- 2015 Federal Election
Mayor weighing decision to run for a third term
If you think it’s a given that Kelowna Mayor Sharon Shepherd will run for a third term, think again.
Shepherd says she has not decided if the will seek the job for another three years.
“Everybody has been asking me that lately,” said Shepherd, a long-time city councillor who defeated incumbent Walter Gray in the 2005 mayoral race and was easily re-elected in 2008.
Shepherd said normally she would wait until the early fall to make her decision but with the amount of interest being expressed, she will decide “sooner rather than later” this year.
But the 61-year-old Shepherd said she wants to discuss it with her family first, although she acknowledged that “I absolutely love what I do.”
The mayor is not the only councilor who is wrestling with the decision about whether or not to run again.
Coun. Andre Blanleil, first elected in 1993, said he is also undecided about running for another term as councillor, but he has ruled out a challenge for the mayor’s job.
“I definitely won’t be running for mayor,” he said yesterday.
Blanleil has, however, drawn support for a reelection bid from a surprising source.
Coun. Charlie Hodge, who Blanleil has often clashed with over the last three years at the council table, said he hopes Blanleil runs again. Hodge, who has yet to decide whether he will seek a second term, said Blanleil brings a much needed perspective to council.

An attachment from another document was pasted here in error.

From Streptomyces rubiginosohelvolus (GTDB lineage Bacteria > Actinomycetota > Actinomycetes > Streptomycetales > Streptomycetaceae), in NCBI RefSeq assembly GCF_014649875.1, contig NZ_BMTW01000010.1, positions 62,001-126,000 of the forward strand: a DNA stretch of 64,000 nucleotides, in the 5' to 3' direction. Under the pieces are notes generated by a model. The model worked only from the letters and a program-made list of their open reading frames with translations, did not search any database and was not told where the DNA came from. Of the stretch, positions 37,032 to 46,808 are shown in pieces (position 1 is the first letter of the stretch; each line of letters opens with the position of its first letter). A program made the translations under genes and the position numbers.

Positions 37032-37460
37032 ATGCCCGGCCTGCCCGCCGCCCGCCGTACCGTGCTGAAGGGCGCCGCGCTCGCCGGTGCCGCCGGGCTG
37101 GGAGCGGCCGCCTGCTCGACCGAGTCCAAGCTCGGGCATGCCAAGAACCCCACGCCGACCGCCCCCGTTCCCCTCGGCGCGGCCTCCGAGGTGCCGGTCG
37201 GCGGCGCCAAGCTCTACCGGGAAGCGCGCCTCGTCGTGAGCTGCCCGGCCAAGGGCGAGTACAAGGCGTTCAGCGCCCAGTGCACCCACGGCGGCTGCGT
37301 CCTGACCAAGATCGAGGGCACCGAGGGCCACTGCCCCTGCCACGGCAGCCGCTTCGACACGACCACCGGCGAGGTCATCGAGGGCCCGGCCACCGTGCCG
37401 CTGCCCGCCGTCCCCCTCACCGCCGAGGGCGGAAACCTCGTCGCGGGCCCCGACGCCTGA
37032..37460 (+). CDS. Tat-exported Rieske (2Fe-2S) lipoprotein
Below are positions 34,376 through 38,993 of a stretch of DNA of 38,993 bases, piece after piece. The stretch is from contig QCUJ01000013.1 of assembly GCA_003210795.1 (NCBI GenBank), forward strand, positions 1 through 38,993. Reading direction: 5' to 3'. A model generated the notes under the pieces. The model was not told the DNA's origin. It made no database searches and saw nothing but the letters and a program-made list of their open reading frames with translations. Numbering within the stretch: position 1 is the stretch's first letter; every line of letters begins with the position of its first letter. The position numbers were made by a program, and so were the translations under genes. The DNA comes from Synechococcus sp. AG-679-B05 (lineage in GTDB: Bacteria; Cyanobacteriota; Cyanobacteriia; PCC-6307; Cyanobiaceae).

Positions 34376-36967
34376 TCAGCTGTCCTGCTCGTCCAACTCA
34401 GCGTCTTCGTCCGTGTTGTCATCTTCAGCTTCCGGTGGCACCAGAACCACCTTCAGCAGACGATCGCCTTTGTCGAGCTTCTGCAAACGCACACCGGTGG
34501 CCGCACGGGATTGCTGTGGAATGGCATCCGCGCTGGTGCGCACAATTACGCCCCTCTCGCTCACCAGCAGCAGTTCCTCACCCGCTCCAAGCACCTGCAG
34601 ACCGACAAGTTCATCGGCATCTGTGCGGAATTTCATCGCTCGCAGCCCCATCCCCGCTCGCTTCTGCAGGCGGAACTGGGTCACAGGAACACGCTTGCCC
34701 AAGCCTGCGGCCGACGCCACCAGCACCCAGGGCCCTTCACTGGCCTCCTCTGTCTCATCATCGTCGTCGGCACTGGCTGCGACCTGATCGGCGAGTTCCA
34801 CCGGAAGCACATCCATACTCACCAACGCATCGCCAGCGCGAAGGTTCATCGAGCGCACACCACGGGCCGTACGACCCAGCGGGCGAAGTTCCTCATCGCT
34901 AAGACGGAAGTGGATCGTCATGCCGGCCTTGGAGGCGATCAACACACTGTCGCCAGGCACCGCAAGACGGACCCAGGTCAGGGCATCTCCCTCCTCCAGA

“Sure we have clashed, but I really hope he runs again,” said Hodge.
As for the other incumbents, Couns. Kevin Craig, Graeme James and Angela Reid-Nagy, all in their first terms on council, each said they plan to seek re-election.
Couns. Michele Rule, Luke Stack and Robert Hobson could not be reached for comment prior to deadline on Thursday.
Shepherd said Kelowna will also likely host one of several Federation of Canadian Municipalities-sponsored forums aimed at increasing the number of women in Canadian politics, before the civic election.
Slated for Sept. 10 and 11, the forum is part of a drive to increase the proportion of women in Canada politics at all levels to 30 per cent.
“I’m very pleased Kelowna is being considered as a spot for this event,” said Shepherd, the city’s first female mayor. It will look to attract women considering a political run from throughout the Okanagan and in the Kootenays.